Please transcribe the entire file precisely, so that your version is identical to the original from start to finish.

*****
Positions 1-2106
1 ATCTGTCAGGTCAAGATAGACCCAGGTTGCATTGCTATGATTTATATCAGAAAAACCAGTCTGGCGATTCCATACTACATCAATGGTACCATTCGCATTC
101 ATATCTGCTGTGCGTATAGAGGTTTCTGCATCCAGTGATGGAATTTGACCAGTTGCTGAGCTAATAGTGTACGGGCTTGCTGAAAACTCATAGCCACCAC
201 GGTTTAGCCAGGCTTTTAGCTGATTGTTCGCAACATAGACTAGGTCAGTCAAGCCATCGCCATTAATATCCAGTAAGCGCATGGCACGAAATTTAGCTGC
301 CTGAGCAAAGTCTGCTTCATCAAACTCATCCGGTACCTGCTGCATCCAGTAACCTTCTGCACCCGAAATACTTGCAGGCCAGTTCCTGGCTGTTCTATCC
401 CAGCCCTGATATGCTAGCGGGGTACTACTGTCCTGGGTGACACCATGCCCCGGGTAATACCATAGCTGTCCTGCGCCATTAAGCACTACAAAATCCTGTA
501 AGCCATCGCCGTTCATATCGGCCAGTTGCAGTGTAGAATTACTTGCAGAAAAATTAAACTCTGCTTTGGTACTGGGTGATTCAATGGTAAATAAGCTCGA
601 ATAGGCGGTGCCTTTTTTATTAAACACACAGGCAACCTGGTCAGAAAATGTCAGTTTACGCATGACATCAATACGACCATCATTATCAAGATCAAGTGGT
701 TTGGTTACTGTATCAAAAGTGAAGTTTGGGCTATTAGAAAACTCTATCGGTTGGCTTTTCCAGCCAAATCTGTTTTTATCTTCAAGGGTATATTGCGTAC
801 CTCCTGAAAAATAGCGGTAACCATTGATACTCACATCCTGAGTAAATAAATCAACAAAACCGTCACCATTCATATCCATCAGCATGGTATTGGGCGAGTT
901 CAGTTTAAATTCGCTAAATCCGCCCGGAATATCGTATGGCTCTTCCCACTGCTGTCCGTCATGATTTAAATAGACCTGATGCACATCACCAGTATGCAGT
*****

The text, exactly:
Positions 1-2106
1 ATCTGTCAGGTCAAGATAGACCCAGGTTGCATTGCTATGATTTATATCAGAAAAACCAGTCTGGCGATTCCATACTACATCAATGGTACCATTCGCATTC
101 ATATCTGCTGTGCGTATAGAGGTTTCTGCATCCAGTGATGGAATTTGACCAGTTGCTGAGCTAATAGTGTACGGGCTTGCTGAAAACTCATAGCCACCAC
201 GGTTTAGCCAGGCTTTTAGCTGATTGTTCGCAACATAGACTAGGTCAGTCAAGCCATCGCCATTAATATCCAGTAAGCGCATGGCACGAAATTTAGCTGC
301 CTGAGCAAAGTCTGCTTCATCAAACTCATCCGGTACCTGCTGCATCCAGTAACCTTCTGCACCCGAAATACTTGCAGGCCAGTTCCTGGCTGTTCTATCC
401 CAGCCCTGATATGCTAGCGGGGTACTACTGTCCTGGGTGACACCATGCCCCGGGTAATACCATAGCTGTCCTGCGCCATTAAGCACTACAAAATCCTGTA
501 AGCCATCGCCGTTCATATCGGCCAGTTGCAGTGTAGAATTACTTGCAGAAAAATTAAACTCTGCTTTGGTACTGGGTGATTCAATGGTAAATAAGCTCGA
601 ATAGGCGGTGCCTTTTTTATTAAACACACAGGCAACCTGGTCAGAAAATGTCAGTTTACGCATGACATCAATACGACCATCATTATCAAGATCAAGTGGT
701 TTGGTTACTGTATCAAAAGTGAAGTTTGGGCTATTAGAAAACTCTATCGGTTGGCTTTTCCAGCCAAATCTGTTTTTATCTTCAAGGGTATATTGCGTAC
801 CTCCTGAAAAATAGCGGTAACCATTGATACTCACATCCTGAGTAAATAAATCAACAAAACCGTCACCATTCATATCCATCAGCATGGTATTGGGCGAGTT
901 CAGTTTAAATTCGCTAAATCCGCCCGGAATATCGTATGGCTCTTCCCACTGCTGTCCGTCATGATTTAAATAGACCTGATGCACATCACCAGTATGCAGT